The following is excerpted from an online article posted by HealthDay.
Fewer high school athletes are getting hurt playing sports, but those who do are more likely to suffer severe injuries that require surgery or a timeout from their chosen sport, new research shows.
Which teens are most at risk? Those who participate in football, girls’ soccer and boys’ wrestling, the study authors found. Knee and ankle sprains and strains, along with head injuries such as concussions, were the most common injuries seen.
Exactly why injuries are becoming more severe isn’t fully understood, but having kids specialize in sports too early may play a role. That can lead to an increase in overuse injuries, overtraining and burnout, said study co-author Jordan Pizzarro, a medical student at George Washington University School of Medicine and Health Sciences, in Washington, D.C.
For the study, the researchers tapped into 2015 to 2019 injury data from 100 high schools. These schools have athletic trainers who report injuries for five boys’ and four girls’ sports.
Overall, there were 15,531 injuries that occurred during 6.8 million athletic exposures. (An athletic exposure is defined as one athlete participating in one practice or competition during which an injury could potentially occur.) This equals an overall rate of nearly 2.3 injuries per 1,000 athletic exposures, which can be extrapolated to 5.2 million sports-related injuries among high schoolers nationally.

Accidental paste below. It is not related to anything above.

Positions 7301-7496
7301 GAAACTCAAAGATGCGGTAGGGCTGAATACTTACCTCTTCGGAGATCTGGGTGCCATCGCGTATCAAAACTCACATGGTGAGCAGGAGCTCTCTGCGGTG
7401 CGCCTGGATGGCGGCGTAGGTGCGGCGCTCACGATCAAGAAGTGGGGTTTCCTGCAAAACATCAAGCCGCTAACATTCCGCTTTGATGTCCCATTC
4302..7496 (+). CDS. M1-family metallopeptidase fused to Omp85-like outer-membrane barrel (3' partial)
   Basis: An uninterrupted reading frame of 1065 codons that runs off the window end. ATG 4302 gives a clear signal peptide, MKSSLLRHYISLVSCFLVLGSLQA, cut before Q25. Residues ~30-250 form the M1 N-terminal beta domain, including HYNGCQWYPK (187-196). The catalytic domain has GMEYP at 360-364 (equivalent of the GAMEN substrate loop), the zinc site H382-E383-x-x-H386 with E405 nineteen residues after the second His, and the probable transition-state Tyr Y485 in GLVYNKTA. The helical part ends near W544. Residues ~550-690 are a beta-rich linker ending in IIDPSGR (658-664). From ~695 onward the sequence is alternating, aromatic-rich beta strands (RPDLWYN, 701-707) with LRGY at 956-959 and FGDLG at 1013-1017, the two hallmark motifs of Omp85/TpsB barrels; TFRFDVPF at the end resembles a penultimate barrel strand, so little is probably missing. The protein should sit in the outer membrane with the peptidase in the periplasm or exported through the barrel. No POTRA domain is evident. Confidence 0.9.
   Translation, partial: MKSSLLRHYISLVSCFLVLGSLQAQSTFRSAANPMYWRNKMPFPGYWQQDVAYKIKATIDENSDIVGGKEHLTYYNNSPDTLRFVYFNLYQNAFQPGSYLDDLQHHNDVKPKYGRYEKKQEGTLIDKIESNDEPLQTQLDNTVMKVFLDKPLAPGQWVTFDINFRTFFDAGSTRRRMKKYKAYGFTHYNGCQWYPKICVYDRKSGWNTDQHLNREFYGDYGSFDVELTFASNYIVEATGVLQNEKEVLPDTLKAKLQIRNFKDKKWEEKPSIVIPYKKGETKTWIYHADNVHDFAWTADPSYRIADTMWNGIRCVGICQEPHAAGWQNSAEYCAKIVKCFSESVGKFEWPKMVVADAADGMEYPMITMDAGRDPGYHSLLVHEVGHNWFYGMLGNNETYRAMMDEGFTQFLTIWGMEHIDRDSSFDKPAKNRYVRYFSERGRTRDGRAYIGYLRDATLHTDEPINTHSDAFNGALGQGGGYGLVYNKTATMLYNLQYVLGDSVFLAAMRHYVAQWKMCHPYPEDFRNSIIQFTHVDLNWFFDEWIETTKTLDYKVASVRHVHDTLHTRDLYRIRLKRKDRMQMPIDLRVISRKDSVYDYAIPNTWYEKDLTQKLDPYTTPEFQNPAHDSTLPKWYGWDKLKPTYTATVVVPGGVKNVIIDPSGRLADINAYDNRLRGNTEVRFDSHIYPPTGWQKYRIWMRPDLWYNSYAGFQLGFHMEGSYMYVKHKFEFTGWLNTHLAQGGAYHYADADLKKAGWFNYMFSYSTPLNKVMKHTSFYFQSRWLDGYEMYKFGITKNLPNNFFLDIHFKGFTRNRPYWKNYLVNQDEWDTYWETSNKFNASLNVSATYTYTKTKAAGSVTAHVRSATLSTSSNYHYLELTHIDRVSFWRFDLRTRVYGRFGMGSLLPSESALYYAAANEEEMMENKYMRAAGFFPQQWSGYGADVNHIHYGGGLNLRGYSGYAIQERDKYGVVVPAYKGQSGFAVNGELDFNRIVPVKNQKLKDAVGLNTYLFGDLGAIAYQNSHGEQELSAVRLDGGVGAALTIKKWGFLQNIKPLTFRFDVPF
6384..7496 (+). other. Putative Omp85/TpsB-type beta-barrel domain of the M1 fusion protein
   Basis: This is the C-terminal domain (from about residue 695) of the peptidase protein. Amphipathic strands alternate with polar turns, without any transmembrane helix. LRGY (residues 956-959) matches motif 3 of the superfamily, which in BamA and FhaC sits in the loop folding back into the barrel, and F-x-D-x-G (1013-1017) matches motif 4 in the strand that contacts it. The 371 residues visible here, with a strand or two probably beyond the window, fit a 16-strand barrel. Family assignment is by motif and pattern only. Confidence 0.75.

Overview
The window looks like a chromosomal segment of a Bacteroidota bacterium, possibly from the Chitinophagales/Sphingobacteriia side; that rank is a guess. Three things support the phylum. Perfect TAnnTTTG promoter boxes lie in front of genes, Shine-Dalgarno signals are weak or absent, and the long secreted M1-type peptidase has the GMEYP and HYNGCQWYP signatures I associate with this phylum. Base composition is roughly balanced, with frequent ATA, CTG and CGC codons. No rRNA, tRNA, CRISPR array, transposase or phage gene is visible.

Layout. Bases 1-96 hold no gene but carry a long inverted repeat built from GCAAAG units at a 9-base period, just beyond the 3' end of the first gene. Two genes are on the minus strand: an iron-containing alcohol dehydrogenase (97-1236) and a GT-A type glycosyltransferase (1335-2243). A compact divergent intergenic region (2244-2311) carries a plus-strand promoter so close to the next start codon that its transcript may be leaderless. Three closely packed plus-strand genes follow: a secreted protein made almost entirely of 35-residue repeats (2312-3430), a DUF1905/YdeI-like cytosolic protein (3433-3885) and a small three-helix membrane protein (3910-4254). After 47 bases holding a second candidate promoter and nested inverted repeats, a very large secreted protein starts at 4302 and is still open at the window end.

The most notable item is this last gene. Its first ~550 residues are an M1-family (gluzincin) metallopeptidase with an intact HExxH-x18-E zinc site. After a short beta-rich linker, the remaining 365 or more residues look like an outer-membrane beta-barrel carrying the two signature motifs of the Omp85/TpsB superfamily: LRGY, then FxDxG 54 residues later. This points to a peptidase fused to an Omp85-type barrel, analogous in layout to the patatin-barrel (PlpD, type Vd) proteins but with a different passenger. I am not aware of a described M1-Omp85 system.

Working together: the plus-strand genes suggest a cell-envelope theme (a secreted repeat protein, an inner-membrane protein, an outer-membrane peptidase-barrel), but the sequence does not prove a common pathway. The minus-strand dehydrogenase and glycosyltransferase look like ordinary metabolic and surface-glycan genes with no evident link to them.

Most injuries took place during games. Overall, the injury rate was higher in boys’ sports compared to girls’ sports, and 3.5% of all injuries were fractures, and these mainly occurred in boys’ baseball, basketball and football. Overall, just over 6% of injuries — most often from wrestling, girls’ basketball and boys’ baseball — required surgery.
In total, 39% of sports injuries resulted in athletes taking less than one week off from their sport, while 34% of injuries required taking up to three weeks off to heal. Seven percent of injuries required athletes to take more than three weeks off to heal, and nearly 21% of injuries led to medical disqualification for the season or career.
Still, the new data isn’t a reason for kids to stop playing sports.
“Sports build endurance and stamina and help with growth and maturity,” Pizzarro said. Instead, parents should talk to the school or coach about pre-season training programs that may help stave off injuries among young athletes.
The new research was scheduled for presentation at the American Academy of Orthopaedic Surgeons (AAOS) annual meeting, held in Las Vegas from March 7 to 11. Research presented at medical conferences should be considered preliminary until published in a peer-reviewed journal.